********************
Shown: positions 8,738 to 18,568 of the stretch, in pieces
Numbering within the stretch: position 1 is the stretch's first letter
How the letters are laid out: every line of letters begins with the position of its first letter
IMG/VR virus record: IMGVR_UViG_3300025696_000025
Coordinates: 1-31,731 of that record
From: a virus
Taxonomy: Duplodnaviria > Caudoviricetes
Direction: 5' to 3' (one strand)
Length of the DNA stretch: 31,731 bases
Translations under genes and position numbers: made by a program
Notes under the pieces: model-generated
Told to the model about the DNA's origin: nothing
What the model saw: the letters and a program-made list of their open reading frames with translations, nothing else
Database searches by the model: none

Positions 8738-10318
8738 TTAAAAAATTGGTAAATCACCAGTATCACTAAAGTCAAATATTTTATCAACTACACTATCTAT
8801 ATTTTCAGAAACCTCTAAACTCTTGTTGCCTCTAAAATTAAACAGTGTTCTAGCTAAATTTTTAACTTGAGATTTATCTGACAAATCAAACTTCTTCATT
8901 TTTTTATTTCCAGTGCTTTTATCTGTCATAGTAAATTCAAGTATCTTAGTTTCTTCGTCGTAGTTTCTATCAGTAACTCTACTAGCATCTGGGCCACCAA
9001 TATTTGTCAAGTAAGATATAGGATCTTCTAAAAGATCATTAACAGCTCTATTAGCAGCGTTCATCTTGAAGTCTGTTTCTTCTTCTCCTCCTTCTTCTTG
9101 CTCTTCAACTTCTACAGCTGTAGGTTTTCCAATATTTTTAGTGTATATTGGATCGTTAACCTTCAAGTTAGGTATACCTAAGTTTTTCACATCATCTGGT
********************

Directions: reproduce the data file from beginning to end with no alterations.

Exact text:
Shown: positions 8,738 to 18,568 of the stretch, in pieces
Numbering within the stretch: position 1 is the stretch's first letter
How the letters are laid out: every line of letters begins with the position of its first letter
IMG/VR virus record: IMGVR_UViG_3300025696_000025
Coordinates: 1-31,731 of that record
From: a virus
Taxonomy: Duplodnaviria > Caudoviricetes
Direction: 5' to 3' (one strand)
Length of the DNA stretch: 31,731 bases
Translations under genes and position numbers: made by a program
Notes under the pieces: model-generated
Told to the model about the DNA's origin: nothing
What the model saw: the letters and a program-made list of their open reading frames with translations, nothing else
Database searches by the model: none

Positions 8738-10318
8738 TTAAAAAATTGGTAAATCACCAGTATCACTAAAGTCAAATATTTTATCAACTACACTATCTAT
8801 ATTTTCAGAAACCTCTAAACTCTTGTTGCCTCTAAAATTAAACAGTGTTCTAGCTAAATTTTTAACTTGAGATTTATCTGACAAATCAAACTTCTTCATT
8901 TTTTTATTTCCAGTGCTTTTATCTGTCATAGTAAATTCAAGTATCTTAGTTTCTTCGTCGTAGTTTCTATCAGTAACTCTACTAGCATCTGGGCCACCAA
9001 TATTTGTCAAGTAAGATATAGGATCTTCTAAAAGATCATTAACAGCTCTATTAGCAGCGTTCATCTTGAAGTCTGTTTCTTCTTCTCCTCCTTCTTCTTG
9101 CTCTTCAACTTCTACAGCTGTAGGTTTTCCAATATTTTTAGTGTATATTGGATCGTTAACCTTCAAGTTAGGTATACCTAAGTTTTTCACATCATCTGGT